Coffee Lake with Iris Plus at 28W

Intel recently announced its ‘Intel Core with Radeon RX Vega’ processor line, featuring a H-series processor combined with an AMD graphics chip and a sizeable amount of high-speed HBM2 memory connected via Intel’s proprietary EMIB technology. These parts are designed to service the high-end for integrated graphics, going above and beyond any other integrated graphics solution in the past. That used to be a post held by Intel’s processors that used eDRAM, using the Iris, Iris Pro, and Iris Plus branding. Now the Iris line sits in the middle, acting as Intel’s graphics focused products in the mid-power range.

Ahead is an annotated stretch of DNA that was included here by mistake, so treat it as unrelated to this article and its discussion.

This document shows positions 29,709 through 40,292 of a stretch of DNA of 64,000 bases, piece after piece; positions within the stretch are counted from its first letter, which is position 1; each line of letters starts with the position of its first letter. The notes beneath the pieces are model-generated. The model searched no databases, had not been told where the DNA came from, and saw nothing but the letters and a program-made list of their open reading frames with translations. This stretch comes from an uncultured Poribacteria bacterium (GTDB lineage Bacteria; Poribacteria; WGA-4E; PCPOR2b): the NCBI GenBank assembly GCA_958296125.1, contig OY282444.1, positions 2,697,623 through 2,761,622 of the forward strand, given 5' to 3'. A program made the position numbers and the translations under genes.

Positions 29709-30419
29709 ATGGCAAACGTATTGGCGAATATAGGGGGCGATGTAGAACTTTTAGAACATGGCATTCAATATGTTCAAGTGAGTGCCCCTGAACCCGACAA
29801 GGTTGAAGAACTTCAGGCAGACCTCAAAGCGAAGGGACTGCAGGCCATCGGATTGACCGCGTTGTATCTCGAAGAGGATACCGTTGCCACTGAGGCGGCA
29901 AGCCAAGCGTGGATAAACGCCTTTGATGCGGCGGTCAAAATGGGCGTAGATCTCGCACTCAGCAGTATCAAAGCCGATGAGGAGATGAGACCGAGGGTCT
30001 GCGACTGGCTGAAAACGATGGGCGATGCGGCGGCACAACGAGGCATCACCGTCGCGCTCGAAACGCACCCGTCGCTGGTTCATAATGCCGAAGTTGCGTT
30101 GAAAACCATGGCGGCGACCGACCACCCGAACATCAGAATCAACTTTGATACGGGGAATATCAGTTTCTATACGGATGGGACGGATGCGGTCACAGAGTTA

For the launch today, Intel is lifting the lid on four separate Iris Plus-based processors. These all use the Coffee Lake microarchitecture and are built on Intel’s 14++ process. All four of these processors are in Intel’s ‘GT3e’ graphics configuration, which uses Intel’s Gen 9.5 graphics with 48 execution units (EUs) and 128 MB of eDRAM. This is compared to the GT2 configurations seen on most other processors, that have 24 EUs and zero eDRAM.

AnandTech Cores Base
Freq
Turbo
Freq
L3 vPro DRAM
DDR4
iGPU
EUs
iGPU
Freq
Core i7-8559U $431 4 / 8 2.7 4.5 8 MB No 2400 48 EUs 300 / 1200
Core i5-8269U $320 4 / 8 2.6 4.2 6 MB No 2400 48 EUs 300 / 1100
Core-i5-8259U $320 4 / 8 2.3 3.8 6 MB No 2400 48 EUs 300 / 1050
Core i3-8109U $304 2 / 4 3.0 3.6 4 MB No 2400 47 EUs 300 / 1000

Intel has split these new CPUs up into a single Core i7-8559U, which is a quad-core processor with the most L3 cache, two Core i5 parts that are also quad-core but have reduced L3 cache, and a Core i3-8109U processor that is dual core, but with the same amount of L3 cache per core as the Core i7-8559U.